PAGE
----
Devastating Volcano Ravages Tonga and Causes Tsunamis Across the Globe

Hunga Tonga-Hunga Ha'apai Island, Courtesy of Damien Grouille and Cecile Sabau of NASA's Marshall Space Flight Center, Flickr, Creative Commons License

On Saturday, January 15, 2022, the underwater Hunga Tonga-Hunga Ha’apai volcano near the Pacific island nation of Tonga erupted, the biggest recorded eruption in over 30 years. The consequences have been devastating for the people of Tonga, and the eruption has also caused tsunamis in other nations bordering the Pacific Ocean, as well as several recorded tsunamis in other oceans. The sound of the blast, 600 times more powerful than Hiroshima, was heard as far away as Anchorage, Alaska, 6,000 miles away from the epicenter.

In the days following the disaster, ash plumes reached 12 miles into the sky. The Tongan capital of Nuku’alofa is 20 miles south of the Hunga volcano, and the capital experienced a four-foot tsunami caused by the eruption, while other areas of Tonga were hit by waves as high as 49 feet. The extent of the destruction in Tonga is largely unknown, as the volcano destroyed undersea communications cables and stopped all flights in and out of Tonga. It has been confirmed that at least three people died on the island nation. Two people also died in Peru from resulting tsunamis.

The eruption spewed 400,000 tons of sulfur dioxide into the atmosphere, which is a relatively low amount since the volcano erupted for only 10 minutes. A larger amount of sulfur dioxide could have caused global cooling, but still parts of the Southern Hemisphere may experience slightly cooler weather for the next few months as a result of the eruption. The eruption did, however, cause a massive shockwave unlike any other recorded shockwave in the last 20 years. Scientists are concerned the wave could affect radio transmissions and GPS. The shockwave likely caused the worldwide tsunamis, as far-reaching as California, because the eruption occurred too far away from the United States to have directly caused the waves.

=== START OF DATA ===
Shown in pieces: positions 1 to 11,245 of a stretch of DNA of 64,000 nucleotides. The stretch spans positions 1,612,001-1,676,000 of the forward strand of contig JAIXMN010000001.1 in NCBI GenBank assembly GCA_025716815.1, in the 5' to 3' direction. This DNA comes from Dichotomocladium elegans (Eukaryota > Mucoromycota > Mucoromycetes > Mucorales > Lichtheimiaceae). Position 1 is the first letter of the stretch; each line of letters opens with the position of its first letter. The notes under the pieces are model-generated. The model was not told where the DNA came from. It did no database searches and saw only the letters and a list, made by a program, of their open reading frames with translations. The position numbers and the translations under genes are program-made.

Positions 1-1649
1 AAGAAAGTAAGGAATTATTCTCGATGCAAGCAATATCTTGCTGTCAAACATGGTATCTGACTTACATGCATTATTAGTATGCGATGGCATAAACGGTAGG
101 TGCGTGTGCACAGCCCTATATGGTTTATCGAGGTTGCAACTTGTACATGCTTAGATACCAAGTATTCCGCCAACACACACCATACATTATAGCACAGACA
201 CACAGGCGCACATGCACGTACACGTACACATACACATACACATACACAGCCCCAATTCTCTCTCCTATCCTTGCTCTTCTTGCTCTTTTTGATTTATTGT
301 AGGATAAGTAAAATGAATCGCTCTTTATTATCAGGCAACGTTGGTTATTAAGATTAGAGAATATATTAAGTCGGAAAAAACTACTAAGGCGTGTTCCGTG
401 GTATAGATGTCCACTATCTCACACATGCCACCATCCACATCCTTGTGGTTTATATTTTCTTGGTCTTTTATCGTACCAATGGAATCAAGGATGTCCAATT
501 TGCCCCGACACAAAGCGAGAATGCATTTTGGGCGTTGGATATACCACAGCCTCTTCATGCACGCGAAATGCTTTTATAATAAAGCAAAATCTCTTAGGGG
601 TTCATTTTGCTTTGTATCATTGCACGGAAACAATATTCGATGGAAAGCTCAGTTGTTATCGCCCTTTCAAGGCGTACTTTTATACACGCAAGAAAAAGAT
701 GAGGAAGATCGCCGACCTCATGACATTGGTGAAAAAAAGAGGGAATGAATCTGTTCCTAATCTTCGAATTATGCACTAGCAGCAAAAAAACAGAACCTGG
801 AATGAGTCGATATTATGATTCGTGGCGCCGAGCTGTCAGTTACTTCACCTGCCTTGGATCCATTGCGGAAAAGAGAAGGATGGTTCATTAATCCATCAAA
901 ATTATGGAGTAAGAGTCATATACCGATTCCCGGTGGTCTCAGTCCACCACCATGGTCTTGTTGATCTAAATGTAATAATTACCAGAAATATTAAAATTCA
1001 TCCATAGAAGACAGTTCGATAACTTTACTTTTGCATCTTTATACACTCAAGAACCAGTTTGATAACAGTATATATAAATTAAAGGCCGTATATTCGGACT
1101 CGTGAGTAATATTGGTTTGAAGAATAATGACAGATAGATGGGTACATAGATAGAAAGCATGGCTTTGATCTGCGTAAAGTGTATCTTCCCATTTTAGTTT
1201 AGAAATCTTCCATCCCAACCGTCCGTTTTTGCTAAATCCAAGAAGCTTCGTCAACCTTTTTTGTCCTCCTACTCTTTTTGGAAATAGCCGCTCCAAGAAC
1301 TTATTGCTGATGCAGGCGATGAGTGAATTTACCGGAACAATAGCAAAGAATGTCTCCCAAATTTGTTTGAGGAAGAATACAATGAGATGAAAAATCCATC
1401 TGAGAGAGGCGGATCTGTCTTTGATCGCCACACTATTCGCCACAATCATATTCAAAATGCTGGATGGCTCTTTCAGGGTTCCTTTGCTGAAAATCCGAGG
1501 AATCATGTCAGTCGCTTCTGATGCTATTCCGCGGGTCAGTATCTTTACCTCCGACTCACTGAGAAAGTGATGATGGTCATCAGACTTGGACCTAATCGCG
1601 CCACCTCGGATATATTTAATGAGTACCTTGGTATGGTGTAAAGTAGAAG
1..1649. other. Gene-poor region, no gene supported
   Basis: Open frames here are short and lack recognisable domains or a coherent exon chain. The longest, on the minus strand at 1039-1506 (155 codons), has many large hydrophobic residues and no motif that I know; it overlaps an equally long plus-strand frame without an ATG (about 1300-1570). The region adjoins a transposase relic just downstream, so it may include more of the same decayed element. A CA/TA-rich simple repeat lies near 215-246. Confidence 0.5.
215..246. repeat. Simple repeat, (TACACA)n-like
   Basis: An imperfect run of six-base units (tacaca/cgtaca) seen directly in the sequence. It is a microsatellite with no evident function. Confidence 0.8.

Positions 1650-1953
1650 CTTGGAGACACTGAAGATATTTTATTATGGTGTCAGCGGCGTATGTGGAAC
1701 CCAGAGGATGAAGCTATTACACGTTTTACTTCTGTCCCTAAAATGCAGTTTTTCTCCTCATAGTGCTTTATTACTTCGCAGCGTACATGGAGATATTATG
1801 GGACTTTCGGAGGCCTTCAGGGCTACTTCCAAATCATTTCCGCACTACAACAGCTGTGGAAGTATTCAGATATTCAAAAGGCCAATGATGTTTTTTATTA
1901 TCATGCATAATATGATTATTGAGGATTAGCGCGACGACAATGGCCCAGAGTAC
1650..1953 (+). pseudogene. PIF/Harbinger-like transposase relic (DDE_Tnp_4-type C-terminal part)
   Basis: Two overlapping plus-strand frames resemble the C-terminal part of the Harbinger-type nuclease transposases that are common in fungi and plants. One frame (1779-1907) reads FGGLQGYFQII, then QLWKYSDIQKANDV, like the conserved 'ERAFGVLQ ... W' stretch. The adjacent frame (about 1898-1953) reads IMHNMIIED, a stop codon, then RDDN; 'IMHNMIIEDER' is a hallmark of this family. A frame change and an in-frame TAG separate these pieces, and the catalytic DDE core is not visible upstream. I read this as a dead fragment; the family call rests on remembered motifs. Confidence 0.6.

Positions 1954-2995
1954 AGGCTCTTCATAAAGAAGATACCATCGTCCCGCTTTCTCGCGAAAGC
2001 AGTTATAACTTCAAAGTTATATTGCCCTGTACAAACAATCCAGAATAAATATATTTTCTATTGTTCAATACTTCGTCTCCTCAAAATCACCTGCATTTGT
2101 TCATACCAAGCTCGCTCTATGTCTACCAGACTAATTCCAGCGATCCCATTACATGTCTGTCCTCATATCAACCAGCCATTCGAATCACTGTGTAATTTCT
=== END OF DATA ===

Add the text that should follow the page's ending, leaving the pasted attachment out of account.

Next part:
Drinking water and food are in short supply following the eruption, as the islands of Tonga were blanketed in ash and farms were destroyed. The international community has mobilized a response. The U.S. is sending $100,000 worth of water, hygiene kits, and more to Tonga. Some aid packages from Australia and New Zealand have already arrived, including sanitation equipment, water purifiers, shelter, hygiene kits, generators, and communications equipment. Another New Zealand ship will soon arrive in Tonga carrying 250,000 liters of water, and Australia has pledged $700,000 in aid. Meanwhile, India will provide $200,000 in aid immediately. The United Nations says it will provide necessary aid once its planes can safely land on runways in Tonga.

Much of the issue is simply the remoteness of Tonga, which is 1,400 miles away from the closest major country, New Zealand. The Tongan Navy has yet to survey many islands, including 10 that appear to have sustained some damage from the volcano. Most of the damage seems to be centered around the western parts of the Tongan islands. Cellular reception in the country has been reliant on clear skies, which of course is unreliable, and much of the country’s internet is not operational.

There have been concerns about two low-lying islands – Fonoi and Mango – that are near the Hunga Tonga-Hunga Ha’apai island on which the eruption occurred. A distress signal was received from Mango. Both the islands combined have around 100 residents, and damage has not been assessed on the islands. The death toll could rise once the Tongan Navy can survey the islands.

Tonga, which has only had one confirmed COVID-19 case throughout the entire pandemic, is also imposing strict quarantine guidelines for aid workers, with New Zealand providing contactless aid. As Tonga begins its long road of recovery from the massive eruption, the international community awaits further developments and reports from the remote islands.

Isaiah Steinberg, '23
Isaiah Steinberg is a senior at J-DHS. He is the Standards Editor and News Editor for the RamPage. In his free time, he enjoys hanging out with friends, playing with his half-brother, or sleeping.